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Opinion, commentary and analysis on everything that makes the U.S. housing economy tick -- not to mention the ghosts in the machine, too. Written by HW's team of editors and reporters each business day.

Truth is, those recent housing numbers aren't so shiny

Housing starts? More like housing stops, amirite?

August 19, 2014
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The mainstream financial media have something to sell you.

It’s optimism. Or optimistic spin.

It doesn’t matter whether they are servicing, in the "old profession" sense of the word, their Wall Street sugar daddies and insider connections, or working as palace guards for Team Red and/or Team Blue, whichever they favor.

In some cases it’s just overworked writers promoted Peter Principle-style to covering subjects they don’t understand. The rest are market cheerleaders who believe in management of perspective economics – if people hear enough good news about the economy, they’ll spend and invest more.

Today’s housing starts and permits report from the Department of Housing and Urban Development is a prime example.

Take a quick look at the bulk of the headlines. Note the words soar, surge, jump and so on.

Click the image to enlarge.

And here are the plain facts. After plunging in June, housing starts and housing permits recovered in July, printing at 1,093,000 and 1,052,000, respectively.

And yes, this is a 15.7% gain in starts and permits.

The bad news is that almost all of those gains from June to July in starts and permits are in multifamily rental housing.

That’s not the sign of a housing recovery. That’s the sign of a shift from an ownership society to a rental society.

In permits, almost all of the increase was due to multi-family unit construction, which soared by 73,000 to 382,000, a 24% increase, while single-family residential permits were up by just 6,000, or less than 1%.

And technically, apartments can be homes, but come on. That’s not what they mean when they say things like:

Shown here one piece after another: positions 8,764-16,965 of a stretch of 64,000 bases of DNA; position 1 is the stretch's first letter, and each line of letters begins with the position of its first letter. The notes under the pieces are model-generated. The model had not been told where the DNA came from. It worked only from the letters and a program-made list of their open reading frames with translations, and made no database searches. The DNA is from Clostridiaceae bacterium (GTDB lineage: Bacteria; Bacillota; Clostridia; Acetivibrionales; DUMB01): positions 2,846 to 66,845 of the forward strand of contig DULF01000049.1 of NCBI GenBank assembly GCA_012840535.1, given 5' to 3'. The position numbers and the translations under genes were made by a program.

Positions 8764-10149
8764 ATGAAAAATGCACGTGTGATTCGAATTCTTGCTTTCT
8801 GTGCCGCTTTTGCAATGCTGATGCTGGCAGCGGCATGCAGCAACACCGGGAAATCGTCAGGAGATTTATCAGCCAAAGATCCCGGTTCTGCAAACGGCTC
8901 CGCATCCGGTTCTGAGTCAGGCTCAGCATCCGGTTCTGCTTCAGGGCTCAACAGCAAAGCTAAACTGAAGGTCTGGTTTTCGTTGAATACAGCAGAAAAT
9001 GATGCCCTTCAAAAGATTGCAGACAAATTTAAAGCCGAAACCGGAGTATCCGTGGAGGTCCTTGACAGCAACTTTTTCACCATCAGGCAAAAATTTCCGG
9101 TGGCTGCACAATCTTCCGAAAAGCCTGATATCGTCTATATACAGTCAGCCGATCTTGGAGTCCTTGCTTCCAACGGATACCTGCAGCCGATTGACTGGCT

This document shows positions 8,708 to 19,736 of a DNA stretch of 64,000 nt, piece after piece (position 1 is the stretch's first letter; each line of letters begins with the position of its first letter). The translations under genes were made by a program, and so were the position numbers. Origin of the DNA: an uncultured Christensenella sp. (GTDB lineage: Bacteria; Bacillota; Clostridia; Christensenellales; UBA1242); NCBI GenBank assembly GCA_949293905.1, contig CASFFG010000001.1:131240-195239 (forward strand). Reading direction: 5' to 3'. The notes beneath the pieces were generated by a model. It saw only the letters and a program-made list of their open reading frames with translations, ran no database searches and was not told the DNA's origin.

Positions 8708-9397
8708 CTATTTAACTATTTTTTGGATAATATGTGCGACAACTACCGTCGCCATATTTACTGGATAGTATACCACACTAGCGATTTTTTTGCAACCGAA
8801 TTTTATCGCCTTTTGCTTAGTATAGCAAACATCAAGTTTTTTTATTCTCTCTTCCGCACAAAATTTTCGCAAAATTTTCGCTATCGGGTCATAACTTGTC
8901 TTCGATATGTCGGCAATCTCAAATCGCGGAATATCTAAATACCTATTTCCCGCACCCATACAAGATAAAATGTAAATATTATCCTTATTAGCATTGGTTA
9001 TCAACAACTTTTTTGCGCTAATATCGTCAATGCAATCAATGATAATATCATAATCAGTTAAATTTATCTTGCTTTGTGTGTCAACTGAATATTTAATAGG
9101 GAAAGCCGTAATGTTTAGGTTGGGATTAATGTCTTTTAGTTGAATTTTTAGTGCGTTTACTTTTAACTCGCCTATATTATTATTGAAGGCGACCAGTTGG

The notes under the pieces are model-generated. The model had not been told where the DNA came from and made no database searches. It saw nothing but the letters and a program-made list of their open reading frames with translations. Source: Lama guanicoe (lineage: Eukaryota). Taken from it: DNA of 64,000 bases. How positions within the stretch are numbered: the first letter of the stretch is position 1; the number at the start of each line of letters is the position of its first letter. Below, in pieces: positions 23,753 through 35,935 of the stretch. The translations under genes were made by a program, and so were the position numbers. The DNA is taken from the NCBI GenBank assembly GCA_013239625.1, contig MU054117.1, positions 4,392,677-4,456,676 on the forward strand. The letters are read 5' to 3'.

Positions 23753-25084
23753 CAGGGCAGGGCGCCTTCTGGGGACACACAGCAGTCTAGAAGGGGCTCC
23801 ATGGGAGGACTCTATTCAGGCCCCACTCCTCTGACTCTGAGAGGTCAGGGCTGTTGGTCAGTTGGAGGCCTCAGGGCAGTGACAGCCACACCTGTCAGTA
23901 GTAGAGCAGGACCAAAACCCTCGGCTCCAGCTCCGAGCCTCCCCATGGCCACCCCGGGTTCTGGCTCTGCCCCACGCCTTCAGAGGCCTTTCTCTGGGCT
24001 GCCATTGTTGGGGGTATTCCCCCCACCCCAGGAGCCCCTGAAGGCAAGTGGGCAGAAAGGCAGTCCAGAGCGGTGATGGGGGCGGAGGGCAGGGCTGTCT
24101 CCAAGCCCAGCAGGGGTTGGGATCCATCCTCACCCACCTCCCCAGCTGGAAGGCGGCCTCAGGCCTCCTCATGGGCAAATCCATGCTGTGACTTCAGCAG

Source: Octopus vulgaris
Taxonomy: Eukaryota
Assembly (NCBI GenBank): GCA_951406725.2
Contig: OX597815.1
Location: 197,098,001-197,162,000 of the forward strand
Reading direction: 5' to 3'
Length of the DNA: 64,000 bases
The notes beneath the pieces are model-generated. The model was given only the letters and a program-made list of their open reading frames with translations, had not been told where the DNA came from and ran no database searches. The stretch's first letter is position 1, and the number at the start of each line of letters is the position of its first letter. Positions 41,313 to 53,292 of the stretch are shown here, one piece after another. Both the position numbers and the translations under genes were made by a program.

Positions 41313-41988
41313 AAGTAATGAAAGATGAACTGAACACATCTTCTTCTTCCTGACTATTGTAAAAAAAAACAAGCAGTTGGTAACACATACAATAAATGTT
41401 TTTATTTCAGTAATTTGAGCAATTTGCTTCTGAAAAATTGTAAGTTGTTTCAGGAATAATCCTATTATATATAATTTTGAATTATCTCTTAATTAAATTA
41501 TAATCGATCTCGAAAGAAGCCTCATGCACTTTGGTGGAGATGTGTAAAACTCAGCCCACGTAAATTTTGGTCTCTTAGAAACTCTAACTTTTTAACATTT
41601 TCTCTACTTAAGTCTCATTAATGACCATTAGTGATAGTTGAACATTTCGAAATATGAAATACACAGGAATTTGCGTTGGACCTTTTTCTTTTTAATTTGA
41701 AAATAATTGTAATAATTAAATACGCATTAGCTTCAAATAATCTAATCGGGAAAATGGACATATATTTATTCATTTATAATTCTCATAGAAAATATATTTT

Construction on new U.S. homes jumped 15.7% in July to the highest level in eight months and starts were revised up sharply for June, indicating a pickup in home building after an early-year lull.

Emphasis mine.

And it’s not just the mainstream financial press. Check the wording in this report from Capital Economics.

“The sharp rise in housing starts in July is an encouraging sign that the recovery in construction activity is getting back on track. Booming homebuilder confidence points to further gains to come.”

If you’re feeling déjà vu, there’s a reason. Words to this effect are used every time there’s an uptick in housing starts, pending sales, and existing sales, while every downturn is blamed on everything from the weather to the weather.

It’s never, ever blamed on the tepid economy and the part-time job market that’s the new norm.

A few out there get it.

Brent Nyitray, director of capital markets for iServe Residential Lending, notes that, “Can't complain about the number, which was the highest in eight months. Still, ‘normalcy’ is around 1.5 million units per year, which goes to show how depressed housing still is. We probably will not hit historical numbers until the first time homebuyer returns.” 

And that won’t happen until jobs return, and the last couple of monthly jobs reports heralded in the media have been heavy on the part time and low income jobs, and light on full time and middle class.

Retail, wait staff and home health aides accounted for 41% of the positions created over the past couple of years, according to the latest figures from the National Employment Law Project, a left-leaning advocacy group who may be wrong on the minimum wage issue but they’re right that you can’t have a strong economy without strong job growth. (Their solutions are the stuff of college dorm room discussions, but there are better solutions to better job creation than the weak sauce we’ve seen from this administration and Congress.)

Meanwhile, medium-wage manufacturing jobs accounted for just 26% of the new jobs, while white-collar industries generated 33% of the new jobs.

As CNBC notes, since the recession ended, lower-wage jobs have grown by 2.3 million while medium- and higher-wage jobs actually contracted by 1.2 million. This is in line with the ground-losing 2% wage growth the job market is seeing.

Now you see why the big gains in housing starts and permits are pretty much concentrated in apartment construction, not home building.

And you see why housing won’t get its footing back until private enterprise and the economy as a whole is unshackled and unhobbled.

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